Dancing Flamingoes

Finally. On my most recent Algarve trip the flamingoes near Castro Marim and Vila Real de San Antonio came out to play! These large, exotic birds are a regular feature of the far eastern reaches of the Algarve. And yet, for me, they had remained elusive until this trip. They provide easy birdwatching for those of us whose primary purpose is shopping!

As an additional thing to do in the Algarve, I decided to break with routine and instead of shopping at the Loulé Market one Saturday morning, I headed east to check out the action in Vila Real. And what a treat that turned out to be. As I drove along the highway between the A22 and Vila Real, I spotted a small flock of flamingoes on the tidal flats. I got some nice pictures and then headed into town one very happy camper.

Algarve Basket Maker

Imagine my surprise when it turned out that Vila Real on a Saturday morning has quite a bustling, vibrant place. There’s a craft market in the central square filled with vendors offering hand made baskets, jewelery, linens, baked goods, honey, cork products and other goodies. Someone drove down from the Alentejo with a truck full of chouriço, presunto, cheese and olive oil. This added quite a festival air to the many shops with their linens and kitchen items spilling onto the sidewalks. I had heard that many Spanish folks came over for some serious cross-border shopping, and sure enough the sound of Spanish was heard everywhere. My fancy was also tickled as I watched folks rest on one of the many benches of the town square under a canopy of ripening oranges. For a Canadian, citrus fruit always seems like a marvel. And to think of resting in the shade of an orange tree seems downright magical!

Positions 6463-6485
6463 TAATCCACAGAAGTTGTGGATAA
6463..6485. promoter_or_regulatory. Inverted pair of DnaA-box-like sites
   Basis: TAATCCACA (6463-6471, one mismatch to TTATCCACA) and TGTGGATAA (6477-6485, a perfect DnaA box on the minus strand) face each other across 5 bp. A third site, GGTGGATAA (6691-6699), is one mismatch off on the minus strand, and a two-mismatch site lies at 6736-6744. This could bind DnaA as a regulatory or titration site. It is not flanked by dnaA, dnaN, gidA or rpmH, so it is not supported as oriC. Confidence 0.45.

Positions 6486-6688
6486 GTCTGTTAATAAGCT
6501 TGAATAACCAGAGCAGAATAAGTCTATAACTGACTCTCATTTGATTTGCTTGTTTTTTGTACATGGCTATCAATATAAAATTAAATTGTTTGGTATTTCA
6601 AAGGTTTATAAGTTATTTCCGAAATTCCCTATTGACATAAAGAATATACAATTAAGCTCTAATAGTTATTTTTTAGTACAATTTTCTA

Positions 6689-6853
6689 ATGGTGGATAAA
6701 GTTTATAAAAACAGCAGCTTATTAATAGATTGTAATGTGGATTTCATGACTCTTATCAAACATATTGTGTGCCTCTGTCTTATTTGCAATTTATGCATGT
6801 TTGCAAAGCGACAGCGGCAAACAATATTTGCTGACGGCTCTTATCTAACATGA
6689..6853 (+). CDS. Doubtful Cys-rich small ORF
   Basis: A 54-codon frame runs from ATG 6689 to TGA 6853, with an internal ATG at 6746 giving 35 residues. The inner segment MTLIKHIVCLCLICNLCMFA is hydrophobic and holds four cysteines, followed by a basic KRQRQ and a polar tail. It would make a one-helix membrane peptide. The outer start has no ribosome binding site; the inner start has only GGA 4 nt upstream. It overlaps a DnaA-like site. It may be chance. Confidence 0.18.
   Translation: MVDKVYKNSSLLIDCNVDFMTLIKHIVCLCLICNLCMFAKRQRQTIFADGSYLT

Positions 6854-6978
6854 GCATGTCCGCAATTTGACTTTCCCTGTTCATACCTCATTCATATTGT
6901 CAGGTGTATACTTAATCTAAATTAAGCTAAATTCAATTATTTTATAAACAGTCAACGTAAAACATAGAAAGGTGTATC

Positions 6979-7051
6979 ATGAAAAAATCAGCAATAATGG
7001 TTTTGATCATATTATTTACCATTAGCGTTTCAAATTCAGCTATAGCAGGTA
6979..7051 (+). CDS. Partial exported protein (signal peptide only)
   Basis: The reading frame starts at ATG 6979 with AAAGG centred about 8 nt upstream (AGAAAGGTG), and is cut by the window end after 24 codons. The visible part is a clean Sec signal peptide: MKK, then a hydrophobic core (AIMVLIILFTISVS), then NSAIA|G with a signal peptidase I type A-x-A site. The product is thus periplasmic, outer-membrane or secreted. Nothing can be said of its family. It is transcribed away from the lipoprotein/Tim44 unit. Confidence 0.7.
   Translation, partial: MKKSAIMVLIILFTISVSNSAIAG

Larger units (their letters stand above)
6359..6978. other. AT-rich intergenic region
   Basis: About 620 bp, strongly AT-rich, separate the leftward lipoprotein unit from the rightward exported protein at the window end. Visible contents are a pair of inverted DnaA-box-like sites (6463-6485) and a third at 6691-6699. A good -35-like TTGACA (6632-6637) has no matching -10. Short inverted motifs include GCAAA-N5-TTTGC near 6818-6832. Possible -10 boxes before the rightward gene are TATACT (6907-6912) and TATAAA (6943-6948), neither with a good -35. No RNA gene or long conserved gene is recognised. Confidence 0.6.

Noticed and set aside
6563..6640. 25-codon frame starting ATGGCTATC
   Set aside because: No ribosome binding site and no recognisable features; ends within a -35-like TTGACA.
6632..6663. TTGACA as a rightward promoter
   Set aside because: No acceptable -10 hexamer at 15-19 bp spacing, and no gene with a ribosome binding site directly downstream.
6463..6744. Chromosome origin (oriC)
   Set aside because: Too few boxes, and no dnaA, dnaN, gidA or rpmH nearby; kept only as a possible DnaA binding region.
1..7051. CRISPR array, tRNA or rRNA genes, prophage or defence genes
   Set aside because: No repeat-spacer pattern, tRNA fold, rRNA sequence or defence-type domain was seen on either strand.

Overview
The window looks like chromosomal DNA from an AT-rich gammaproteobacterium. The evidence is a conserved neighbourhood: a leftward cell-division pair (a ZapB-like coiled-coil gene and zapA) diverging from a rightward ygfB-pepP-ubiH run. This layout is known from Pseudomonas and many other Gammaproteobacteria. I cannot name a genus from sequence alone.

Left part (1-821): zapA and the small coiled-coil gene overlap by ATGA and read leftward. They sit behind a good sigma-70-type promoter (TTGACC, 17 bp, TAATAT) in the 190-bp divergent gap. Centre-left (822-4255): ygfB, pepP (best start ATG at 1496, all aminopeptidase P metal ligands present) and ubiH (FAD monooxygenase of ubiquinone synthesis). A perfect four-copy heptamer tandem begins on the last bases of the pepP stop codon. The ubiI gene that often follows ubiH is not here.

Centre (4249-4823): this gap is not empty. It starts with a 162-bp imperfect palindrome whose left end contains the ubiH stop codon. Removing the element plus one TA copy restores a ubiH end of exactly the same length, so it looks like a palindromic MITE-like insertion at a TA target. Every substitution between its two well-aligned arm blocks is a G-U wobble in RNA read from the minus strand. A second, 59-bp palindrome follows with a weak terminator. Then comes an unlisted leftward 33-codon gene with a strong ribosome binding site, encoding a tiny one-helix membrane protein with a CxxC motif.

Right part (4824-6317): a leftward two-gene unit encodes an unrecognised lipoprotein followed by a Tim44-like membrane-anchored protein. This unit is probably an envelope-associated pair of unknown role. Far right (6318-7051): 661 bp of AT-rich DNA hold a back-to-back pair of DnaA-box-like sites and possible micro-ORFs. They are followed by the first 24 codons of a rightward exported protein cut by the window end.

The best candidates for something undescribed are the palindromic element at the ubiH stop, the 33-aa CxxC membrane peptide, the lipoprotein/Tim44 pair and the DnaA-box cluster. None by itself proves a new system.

Taking a Break Under a Loaded Orange Tree

There were also a couple of chestnut roasters offering this delightful winter treat at various corners. And a guy selling parakeets had a huge cage of pastel blue & green birdies singing up a storm. The kids were absolutely enthralled with his display. He even had a large green parrot that many adults seemed to get a kick out of trying to feed without losing part of their fingers to his thick, curved beak.

Down by the waterfront there was lots of action. A couple of groups of young sailors were racing down the river using the full force of a stiff breeze to try out their new techniques. And for the first time in several visits I saw a number of people working on their yachts and sailboats, perhaps getting them ready for the cooler weather of the winter rainy season.

After several hours of wandering about, savouring the sense of life this usually sleepy town has on a Saturday morning I decided it was time to head home. Imagine my surprise to discover that my flock of flamingoes was still there in the shallow tidal waters. This time I got a bit of video footage and became aware of their dance. They shuffle and skip lightly on their feet in the shallow water, stirring up the rich mud so that they can filter out the minute sea creatures that are their diet. Whatever they were eating, it wasn’t shrimp because these flamingoes were white, not pink, the colour of their features derived from the colouring of their food.

All in all a great Saturday morning. And while I missed the sea of vegetables, fish and other produce on offer in Loulé, I’ll definitely head back to Vila Real de San Antonio when I need a break from routine on my frequent Algarve trips.